Ethnic Dance Expressions
School of Belly Dance
Gainesville, Florida
with Sallamah Chimera

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Ethnic Dance Expressions
School of Belly Dance
Gainesville, Florida

Sallamah HeadshotSallamah has compiled some practical words of wisdom to dance by based on her own learning and teaching experiences. They will apply to you in stages as you grow and develop into a dancer.

Words of Wisdom to Dance By

  1. You don't need a perfect body to dance; you need feeling for the movement and music; a sense of rhythm, and good coordination. These are things that can be learned and perfected as long as you have a real desire to dance.
  2. Learn how to work with your body and make the most of it. Your body type will determine the way you move and how movements look on you.
  3. Dance is about self-discovery of your own unique capacity for movement. Technique is built upon your actual capabilities and body construction and not on what you wish they were.
  4. The dance class is a laboratory, a place to work and to try out new things. Don't fret or try to hide your mistakes--learn from them.
  5. Beginner dance students would be wise to come to class as free as possible of expectations. Learning to dance takes time, cultivation, and a real sense of humor.
  6. Don't compare yourself to your classmates and don't worry about how you long it is taking you to learn. There will always be students more and less advanced than you are.
  7. A correction from your teacher is not a put down but an indication of her belief in your ability to make changes and progress. A teacher who doesn't give feedback isn't really teaching. Select a teacher who can mentor you and isn't self-absorbed in her own dancing. Learning to dance involves constant corrections; Otherwise how do you know if what you are doing is right or wrong?
  8. Beginner students should wait several weeks before trying to practice technique. They should practice their basic stance, muscle isolations, and work at improving their posture. Experimenting with your body between classes helps you learn where your muscles are and how to isolate them.
  9. Give yourself a least 16 weeks to decide if you are making any progress. The measure of your progress is the improvement of your own insight and ability over what it was in the past weeks or months. Here are the signs of progress:
    a) You are enjoying yourself and can do things with your body you couldn't do before.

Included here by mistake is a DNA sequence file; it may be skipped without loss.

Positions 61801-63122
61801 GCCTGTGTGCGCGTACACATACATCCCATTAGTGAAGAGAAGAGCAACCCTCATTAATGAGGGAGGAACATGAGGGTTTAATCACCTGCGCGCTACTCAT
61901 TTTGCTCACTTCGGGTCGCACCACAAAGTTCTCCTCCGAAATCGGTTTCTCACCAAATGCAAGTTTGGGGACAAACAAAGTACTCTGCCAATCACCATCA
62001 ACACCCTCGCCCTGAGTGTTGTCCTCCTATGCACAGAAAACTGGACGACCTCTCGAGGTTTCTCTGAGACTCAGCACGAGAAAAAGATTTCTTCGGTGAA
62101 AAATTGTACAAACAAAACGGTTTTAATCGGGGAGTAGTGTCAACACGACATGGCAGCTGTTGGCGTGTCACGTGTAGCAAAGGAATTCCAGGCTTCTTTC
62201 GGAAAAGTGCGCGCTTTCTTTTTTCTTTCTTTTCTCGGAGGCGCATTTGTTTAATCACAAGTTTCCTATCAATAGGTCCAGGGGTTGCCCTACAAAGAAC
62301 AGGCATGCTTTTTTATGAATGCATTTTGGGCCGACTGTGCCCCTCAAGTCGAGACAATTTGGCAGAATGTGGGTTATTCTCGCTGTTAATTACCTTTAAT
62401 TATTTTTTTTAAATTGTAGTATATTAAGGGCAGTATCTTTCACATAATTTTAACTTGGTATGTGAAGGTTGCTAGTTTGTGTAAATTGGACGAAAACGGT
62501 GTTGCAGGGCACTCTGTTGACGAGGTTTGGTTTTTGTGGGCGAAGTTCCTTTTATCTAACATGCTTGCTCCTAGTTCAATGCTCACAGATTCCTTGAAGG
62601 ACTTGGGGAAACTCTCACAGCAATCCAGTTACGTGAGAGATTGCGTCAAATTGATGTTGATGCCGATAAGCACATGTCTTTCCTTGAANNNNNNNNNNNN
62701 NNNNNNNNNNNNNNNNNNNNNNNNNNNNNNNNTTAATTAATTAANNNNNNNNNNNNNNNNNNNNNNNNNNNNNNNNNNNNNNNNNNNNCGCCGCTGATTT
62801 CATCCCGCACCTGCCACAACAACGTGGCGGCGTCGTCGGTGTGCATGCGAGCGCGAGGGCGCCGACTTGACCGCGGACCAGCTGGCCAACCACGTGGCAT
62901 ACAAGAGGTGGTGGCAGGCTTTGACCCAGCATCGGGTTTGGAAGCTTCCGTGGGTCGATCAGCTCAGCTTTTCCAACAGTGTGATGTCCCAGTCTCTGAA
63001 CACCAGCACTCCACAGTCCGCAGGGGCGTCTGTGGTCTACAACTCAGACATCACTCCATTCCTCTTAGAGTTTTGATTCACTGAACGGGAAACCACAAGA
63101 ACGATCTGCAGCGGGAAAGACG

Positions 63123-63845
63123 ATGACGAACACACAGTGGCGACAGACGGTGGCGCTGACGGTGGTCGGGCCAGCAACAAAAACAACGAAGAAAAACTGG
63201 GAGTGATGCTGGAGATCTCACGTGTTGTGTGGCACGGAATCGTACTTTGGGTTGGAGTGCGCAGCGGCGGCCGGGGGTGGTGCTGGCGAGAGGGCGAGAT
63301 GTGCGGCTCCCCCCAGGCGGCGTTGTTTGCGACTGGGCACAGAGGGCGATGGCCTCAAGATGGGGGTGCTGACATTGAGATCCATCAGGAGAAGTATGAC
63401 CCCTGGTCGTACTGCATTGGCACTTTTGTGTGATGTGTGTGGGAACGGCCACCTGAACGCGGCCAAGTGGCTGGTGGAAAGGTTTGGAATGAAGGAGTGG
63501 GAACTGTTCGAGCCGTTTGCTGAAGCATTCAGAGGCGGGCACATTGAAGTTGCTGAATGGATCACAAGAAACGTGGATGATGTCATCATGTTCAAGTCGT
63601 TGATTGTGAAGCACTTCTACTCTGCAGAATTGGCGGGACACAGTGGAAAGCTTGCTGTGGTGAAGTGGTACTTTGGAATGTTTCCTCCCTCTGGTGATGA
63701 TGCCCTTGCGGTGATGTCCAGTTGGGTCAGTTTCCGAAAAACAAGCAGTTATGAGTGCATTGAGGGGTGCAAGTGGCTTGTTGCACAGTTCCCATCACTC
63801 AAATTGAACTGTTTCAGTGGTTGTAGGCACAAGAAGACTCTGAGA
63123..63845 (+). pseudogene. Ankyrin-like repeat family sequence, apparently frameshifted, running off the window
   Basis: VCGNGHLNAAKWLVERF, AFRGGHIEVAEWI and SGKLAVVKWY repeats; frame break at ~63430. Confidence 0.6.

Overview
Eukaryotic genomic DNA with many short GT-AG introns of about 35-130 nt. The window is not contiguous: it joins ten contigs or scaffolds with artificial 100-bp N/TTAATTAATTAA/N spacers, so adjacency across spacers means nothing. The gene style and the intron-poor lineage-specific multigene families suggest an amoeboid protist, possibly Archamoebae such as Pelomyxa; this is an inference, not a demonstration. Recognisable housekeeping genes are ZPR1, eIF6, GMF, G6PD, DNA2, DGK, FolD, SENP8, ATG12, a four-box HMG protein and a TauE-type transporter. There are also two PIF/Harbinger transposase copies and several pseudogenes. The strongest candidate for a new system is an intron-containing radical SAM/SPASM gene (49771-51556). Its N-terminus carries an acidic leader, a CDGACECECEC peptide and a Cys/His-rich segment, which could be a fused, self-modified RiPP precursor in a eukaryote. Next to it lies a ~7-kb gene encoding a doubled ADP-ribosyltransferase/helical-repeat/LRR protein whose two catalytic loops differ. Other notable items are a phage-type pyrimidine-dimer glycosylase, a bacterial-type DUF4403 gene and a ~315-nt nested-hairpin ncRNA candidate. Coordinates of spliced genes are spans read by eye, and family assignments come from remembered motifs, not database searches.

b) You are feeling new sensations in your body.
    c) You look better and your body is responding.
    d) You can pick up the steps faster as your mind/body connection improves.
    e) Your dancing has consistency.
    f) You have more confidence and a stronger sense of yourself as a dancer.
  10. Learning to dance is a partnership between you and your teacher. Both parties have expectations and both must realize that becoming a dancer is an eventuality not a instantly attainable goal. So when you are frustrated about your real or imagined lack of progress come back to these words of wisdom:

    Students should realize: If I want to do it right eventually, I have to be willing to it wrong for a while.

    Teachers should realize: If I want to see it done right eventually, I have to be willing to see it wrong for a while.

    My last thought is this, make sure you attend as many classes as you can. Attaining physical goals is much more challenging than reading a book and taking a test on the material. Dancing and exercising require a mind and body reconnect or body recall. As we age, our bodies no longer respond to our mental commands. We have lost the mental awareness of how to make our bodies physically do what we want them to do. Unlike a child, we now know how to walk, climb, ride a bike, cut a slice of bread, so we no longer go through the mind/body process to do these simple activities. Coming to classes regularly, helps us ingrain the movements into our muscle memory and regain control over our body. It takes 70,000 repetitions to place a movement in our muscle memory.

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